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API Management / Software Development

How to Achieve API Governance 

With APIs popping up everywhere, API strategy demands common design patterns, central discoverability, and putting users first.
Oct 17th, 2022 11:00am by
Featued image for: How to Achieve API Governance 
Featured image by Uriel SC on Unsplash.

APIs, which allow programs and applications to communicate with each other, allow for flexibility and team autonomy — but that pendulum needs to swing back. By the end of this year, 90% of new digital services will be built as composite applications using public and internal API-delivered services, according to projections by IDC, a global analyst firm.

More and more organizations understand that, with all these APIs popping up everywhere, their API strategy demands a unified view, with common design patterns, central discoverability, and generally taking an approach that will make APIs more easily consumed by more users. This demands API governance.

Why Are APIs Important?

At their very core, APIs are delivery mechanism “interfaces” that provide a way to unlock and deliver value to consumers. Then, as everything API strategy has to connect back to business, that consumer value should translate to direct profit, increased customer retention or other benefits.

As long as your API can handle the load, you can easily scale consumers.  Let’s say you have a weather app that has released a weather open API. Here, the weather API can be extended to support smart devices for smart homes, smart cars, etc.

This ingenuity also allows for innovation,  where your possibilities become more diverse. You can take your API service to areas you had not initially thought about, like monetizing through sporting and event planning, or allowing universities to build climate change solutions atop your API.

As your API becomes more popular, some scenarios come up that perhaps you had not predicted, which means you must change or improve the API a little bit. You must update or upgrade it to include additional features, ones demanded or expected of the population that is consuming your API.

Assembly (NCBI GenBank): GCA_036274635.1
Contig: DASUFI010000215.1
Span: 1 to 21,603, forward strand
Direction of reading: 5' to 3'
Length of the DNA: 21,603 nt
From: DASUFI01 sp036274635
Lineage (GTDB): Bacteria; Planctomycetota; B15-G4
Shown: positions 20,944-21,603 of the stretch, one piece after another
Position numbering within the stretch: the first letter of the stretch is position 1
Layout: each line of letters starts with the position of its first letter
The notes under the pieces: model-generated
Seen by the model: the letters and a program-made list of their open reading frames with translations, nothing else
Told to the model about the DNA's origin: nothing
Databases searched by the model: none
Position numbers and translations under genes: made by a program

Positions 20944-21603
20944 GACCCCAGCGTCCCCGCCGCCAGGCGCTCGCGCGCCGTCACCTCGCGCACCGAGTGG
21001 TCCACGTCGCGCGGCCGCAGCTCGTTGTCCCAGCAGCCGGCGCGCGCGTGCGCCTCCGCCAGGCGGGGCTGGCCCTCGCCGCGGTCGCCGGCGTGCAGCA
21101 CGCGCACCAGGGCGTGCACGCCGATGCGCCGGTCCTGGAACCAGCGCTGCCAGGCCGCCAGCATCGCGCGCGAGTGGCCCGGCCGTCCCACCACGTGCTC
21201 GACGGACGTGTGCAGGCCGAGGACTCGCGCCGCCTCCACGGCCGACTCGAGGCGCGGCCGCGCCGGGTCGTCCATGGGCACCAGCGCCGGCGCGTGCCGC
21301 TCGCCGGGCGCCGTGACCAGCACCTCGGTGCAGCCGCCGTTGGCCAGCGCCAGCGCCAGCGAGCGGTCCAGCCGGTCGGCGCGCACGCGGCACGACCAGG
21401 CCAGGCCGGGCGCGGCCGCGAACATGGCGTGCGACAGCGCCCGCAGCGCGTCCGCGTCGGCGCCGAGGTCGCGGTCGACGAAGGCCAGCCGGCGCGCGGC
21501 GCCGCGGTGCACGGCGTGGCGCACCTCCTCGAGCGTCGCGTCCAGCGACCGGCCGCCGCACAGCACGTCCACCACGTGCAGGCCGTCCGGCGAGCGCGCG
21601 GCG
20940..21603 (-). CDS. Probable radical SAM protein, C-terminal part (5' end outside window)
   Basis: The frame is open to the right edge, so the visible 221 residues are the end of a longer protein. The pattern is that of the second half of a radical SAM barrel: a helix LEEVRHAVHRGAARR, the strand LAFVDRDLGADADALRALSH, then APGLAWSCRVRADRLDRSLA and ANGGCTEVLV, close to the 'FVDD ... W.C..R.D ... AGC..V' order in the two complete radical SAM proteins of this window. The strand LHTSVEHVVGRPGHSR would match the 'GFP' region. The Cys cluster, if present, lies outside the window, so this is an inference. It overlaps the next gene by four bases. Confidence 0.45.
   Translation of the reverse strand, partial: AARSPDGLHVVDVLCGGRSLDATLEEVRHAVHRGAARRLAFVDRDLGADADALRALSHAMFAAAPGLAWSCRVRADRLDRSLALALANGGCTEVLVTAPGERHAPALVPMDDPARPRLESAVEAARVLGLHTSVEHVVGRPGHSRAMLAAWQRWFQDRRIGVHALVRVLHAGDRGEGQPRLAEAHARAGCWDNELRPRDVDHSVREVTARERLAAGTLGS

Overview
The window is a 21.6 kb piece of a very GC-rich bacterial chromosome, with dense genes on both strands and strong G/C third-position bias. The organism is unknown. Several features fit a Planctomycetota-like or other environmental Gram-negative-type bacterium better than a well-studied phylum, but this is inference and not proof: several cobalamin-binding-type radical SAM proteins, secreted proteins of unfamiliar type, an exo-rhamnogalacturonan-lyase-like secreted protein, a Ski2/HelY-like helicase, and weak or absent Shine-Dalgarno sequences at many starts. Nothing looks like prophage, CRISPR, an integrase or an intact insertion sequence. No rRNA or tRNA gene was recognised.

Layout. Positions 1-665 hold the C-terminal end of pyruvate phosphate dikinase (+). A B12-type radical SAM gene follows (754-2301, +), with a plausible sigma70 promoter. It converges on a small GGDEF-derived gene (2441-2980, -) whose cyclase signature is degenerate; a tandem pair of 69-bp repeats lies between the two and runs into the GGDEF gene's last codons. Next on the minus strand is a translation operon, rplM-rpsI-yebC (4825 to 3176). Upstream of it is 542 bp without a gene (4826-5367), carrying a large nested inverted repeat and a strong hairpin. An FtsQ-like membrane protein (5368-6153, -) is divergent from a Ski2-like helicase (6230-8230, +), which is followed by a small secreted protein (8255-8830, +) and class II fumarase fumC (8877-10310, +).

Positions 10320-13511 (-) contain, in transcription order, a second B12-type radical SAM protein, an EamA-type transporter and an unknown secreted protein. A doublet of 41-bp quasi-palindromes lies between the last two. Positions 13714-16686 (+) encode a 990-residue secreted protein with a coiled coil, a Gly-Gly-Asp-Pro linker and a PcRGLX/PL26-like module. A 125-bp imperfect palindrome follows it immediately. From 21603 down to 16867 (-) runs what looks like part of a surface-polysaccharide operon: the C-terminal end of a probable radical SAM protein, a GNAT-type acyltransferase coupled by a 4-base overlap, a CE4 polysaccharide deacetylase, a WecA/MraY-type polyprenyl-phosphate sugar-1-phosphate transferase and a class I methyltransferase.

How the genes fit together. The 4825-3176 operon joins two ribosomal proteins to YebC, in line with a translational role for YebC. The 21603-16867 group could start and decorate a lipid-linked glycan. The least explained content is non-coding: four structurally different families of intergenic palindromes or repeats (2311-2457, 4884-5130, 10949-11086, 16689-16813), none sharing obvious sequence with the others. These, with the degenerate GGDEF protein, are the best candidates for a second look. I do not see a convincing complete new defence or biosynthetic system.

Centralized API management — especially with a developer portal, that allows you to understand more about your developer experience — can give you the edge you need in responding to user behavior.

How Can We Make APIs More Valuable?

The value of an API is in its consumption, and the consumption extends over various API releases. With each release, the API is tweaked, thus ending up with the enhanced potential to attract more consumers.

With API lifecycle management, you improve your product, thus getting more users over time without harming user experience — hence, driving more value.

The overall value of an API is the value that you create over the existence of all its different versions. Your goal as an API architect is to optimize this value by improving your API with an iterative approach over time, where you prepare the API to attract a few more consumers.

4 Challenges Facing API Product Management

There are some well-known challenges for API products that you must consider when you manage  the lifecycle of your organization’s APIs:

  1. Adoption: API design familiarity, including consistent endpoints and error codes, allows for easier adoption, based on technologies familiar to most developers.
  2. Velocity: Improving an API’s performance increases its value by keeping up with new features requested by consumers of your API.
  3. Breaking changes: You want to keep up with the velocity without breaking your APIs, so that existing consumers don’t have to adapt to the changes unless they want to.
  4. Productization: APIs must be useful, easy-to-find, usable and predictable.

Scaling Your Developer Experience

To scale your developer (i.e., user) experience, you need to look at the bigger picture “the entire API landscape” and not just a single API.

Not only will you have different consumers accessing one API, but they will mix and match different APIs to build their own experiences. These experiences will be built by the designers on the consumer side; they will combine the APIs in a way that makes sense for their users.

The main question to ask here is “How do you plan for such a scenario?” This is where API governance and scaling come into play, because now we are not only looking at what is the best way to manage that one API but we are looking at the best way to manage the entire API landscape, so that we can scale those experiences much better.

The more we design and optimize the experience for the entire API landscape, the more we can create a better UX that translates to more value generated.

One crucial thing to keep in mind is that, in the end, even though we are striving to get the best UX, that’s not all that matters. Somebody should also discover the APIs, use the APIs, write applications that use the APIs and fix the applications when the APIs have breaking changes. All of these depend very much on how the APIs are managed, making the developer experience — also called DX, DevEx or developer enablement — a limiting factor.

This is important because — if we look back at the fundamentals — APIs are languages, a way for computers to talk to each other, and this communication is driven between developers.

Once developers have built an API-consuming application and a breaking change occurs in the API, they must go back to the application’s code and apply a fix or change. The point to keep in mind here is that computers aren’t good at dealing with change, so you should consider and implement change management that works well for computers.